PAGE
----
Costa Rica and Peru both have plenty of family-friendly activities and deciding which ones suit your interest should weigh heavily on your destination. While each destination focuses heavily on outdoor activities, there are a few differences between the two and what you can expect.
Peru is many times larger than Costa Rica and has more attractions as a result. Costa Rica packs a lot into a smaller area. Wherever you go, you’ll find unforgettable landscapes and wildlife.
Peru for Families
Peru stands out from Costa Rica due to its incredibly rich history and culture. Many pre-Columbian civilizations lived in modern-day Peru, the most famous of which is the Inca, and their influence is an indelible part of Peruvian culture.
The best-known Inca architecture is Machu Picchu, the citadel located 8,000 feet above sea level in the Andes Mountains. While the hiking trail to the ruins isn’t advisable for all ages, trains and buses have made it easier for people of all abilities to reach the UNESCO World Heritage Site.
Cusco and the surrounding Sacred Valley is fun for the whole family; whether your interests draw you to the Inca walls of the Plaza de Armas, the city’s many museums, the planetarium, or the adventurous Sacred Valley, where you can cycle, kayak, raft, or hike to any number of ancient ruins found in the middle of beautiful mountain landscapes.
Other family options — it’s impossible to list them all — include Amazon rainforest tours, Lake Titicaca, and indigenous cultural experiences. While there are indigenous communities in Costa Rica, their presence is felt significantly more in Peru. Peru is a great option if your family loves history, culture, or getting active in the great outdoors.
Costa Rica for Families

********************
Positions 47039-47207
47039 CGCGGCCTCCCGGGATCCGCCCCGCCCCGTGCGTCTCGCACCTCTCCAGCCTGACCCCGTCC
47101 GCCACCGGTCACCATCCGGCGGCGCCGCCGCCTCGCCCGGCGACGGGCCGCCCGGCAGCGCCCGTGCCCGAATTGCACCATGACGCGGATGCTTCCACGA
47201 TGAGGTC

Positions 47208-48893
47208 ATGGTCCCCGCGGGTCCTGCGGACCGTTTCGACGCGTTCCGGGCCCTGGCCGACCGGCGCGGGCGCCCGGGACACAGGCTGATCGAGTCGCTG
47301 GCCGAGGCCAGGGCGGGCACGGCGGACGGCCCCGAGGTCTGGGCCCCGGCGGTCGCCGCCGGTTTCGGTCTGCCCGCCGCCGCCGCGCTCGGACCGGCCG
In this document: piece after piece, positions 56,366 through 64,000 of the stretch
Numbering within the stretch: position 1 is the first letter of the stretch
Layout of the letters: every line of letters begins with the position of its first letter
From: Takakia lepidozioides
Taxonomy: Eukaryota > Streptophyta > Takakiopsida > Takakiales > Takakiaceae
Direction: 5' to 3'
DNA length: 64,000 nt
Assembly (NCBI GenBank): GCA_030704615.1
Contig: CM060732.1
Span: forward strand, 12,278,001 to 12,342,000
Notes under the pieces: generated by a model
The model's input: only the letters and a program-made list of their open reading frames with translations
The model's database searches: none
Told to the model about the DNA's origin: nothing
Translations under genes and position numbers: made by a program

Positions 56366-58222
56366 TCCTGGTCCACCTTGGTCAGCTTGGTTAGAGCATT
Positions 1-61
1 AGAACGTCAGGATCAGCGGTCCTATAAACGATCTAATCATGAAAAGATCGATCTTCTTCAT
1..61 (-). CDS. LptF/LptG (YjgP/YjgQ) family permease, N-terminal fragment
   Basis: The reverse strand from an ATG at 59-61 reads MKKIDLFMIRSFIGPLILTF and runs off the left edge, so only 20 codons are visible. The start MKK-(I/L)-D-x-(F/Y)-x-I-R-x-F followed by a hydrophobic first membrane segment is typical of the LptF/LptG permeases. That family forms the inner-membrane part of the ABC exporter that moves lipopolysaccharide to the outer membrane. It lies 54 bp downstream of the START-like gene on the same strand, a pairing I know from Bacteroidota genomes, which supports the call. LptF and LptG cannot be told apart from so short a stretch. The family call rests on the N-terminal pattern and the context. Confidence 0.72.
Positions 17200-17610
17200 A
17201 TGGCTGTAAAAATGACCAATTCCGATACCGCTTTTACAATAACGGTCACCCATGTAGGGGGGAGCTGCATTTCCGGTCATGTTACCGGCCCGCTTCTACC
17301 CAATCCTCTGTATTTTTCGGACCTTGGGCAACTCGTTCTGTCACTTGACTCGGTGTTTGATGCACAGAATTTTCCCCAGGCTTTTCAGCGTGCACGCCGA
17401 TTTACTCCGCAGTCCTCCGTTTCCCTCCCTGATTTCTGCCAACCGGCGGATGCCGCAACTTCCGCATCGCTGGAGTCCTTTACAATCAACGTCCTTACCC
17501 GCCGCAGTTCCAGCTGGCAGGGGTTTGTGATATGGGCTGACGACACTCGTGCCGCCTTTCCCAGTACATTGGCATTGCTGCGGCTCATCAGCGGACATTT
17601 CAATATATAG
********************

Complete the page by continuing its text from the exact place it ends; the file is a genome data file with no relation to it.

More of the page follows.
Costa Rica’s agrarian culture means coffee and chocolate tours are popular among visitors — the chocolate one is especially popular with kids. But the biggest draw to Costa Rica over Peru is its beaches and the number of different ecosystems in such a small area.
In Costa Rica, one could walk to the Poas volcanic crater in the morning, hike through the lowland rainforest at Manuel Antonio National Park by the afternoon, and enjoy dinner on the beach at sunset. While that may be a lot of travel for one family in a day, it’s a perfectly doable — if rushed — itinerary.
More than a quarter of Costa Rica’s land is protected as a national park or another reserve. That means you’re never far from wildlife-spotting opportunities. (Sloths, monkeys, frogs, toucans, and macaws are common and beloved by kids and adults alike.)
The Central and Northern Pacific in Costa Rica is especially ideal for families. From the cloud forest of Monteverde to the hot springs and volcano view of Arenal, to the picturesque beaches in Guanacaste, there truly is something for everyone.
If you choose to spend your family vacation in Costa Rica, be sure to do a zipline canopy tour — invented in Costa Rica! — and hike across hanging bridges for a true “Pura Vida” experience. There are activities for nearly everyone in the Costa Rica family, especially with the help of a family vacation itinerary provider.
Summary: Is Peru or Costa Rica better for families?
Both Peru and Costa Rica are popular tourist destinations in Latin America. However, what they offer families differs significantly.
For travelers from North America, Costa Rica is typically an easier flight, and the country’s small size makes it easier to experience different destinations. Swimmable and surfable beaches are also abundant in Costa Rica.
But for families traveling during the North American summer, Peru could be a better option. The huge country offers incredible mountain landscapes, a plethora of indigenous and ancient cultures, and more than a lifetime of incredible family activities.
When it comes to deciding whether to travel to Peru or Costa Rica as a family, it really comes down to what your family likes to do. If you’re beach lovers and want to soak up some heat, Costa Rica is going to be a great choice for you. If you’re lovers of adventure and the mountains, then Peru might take some beating!0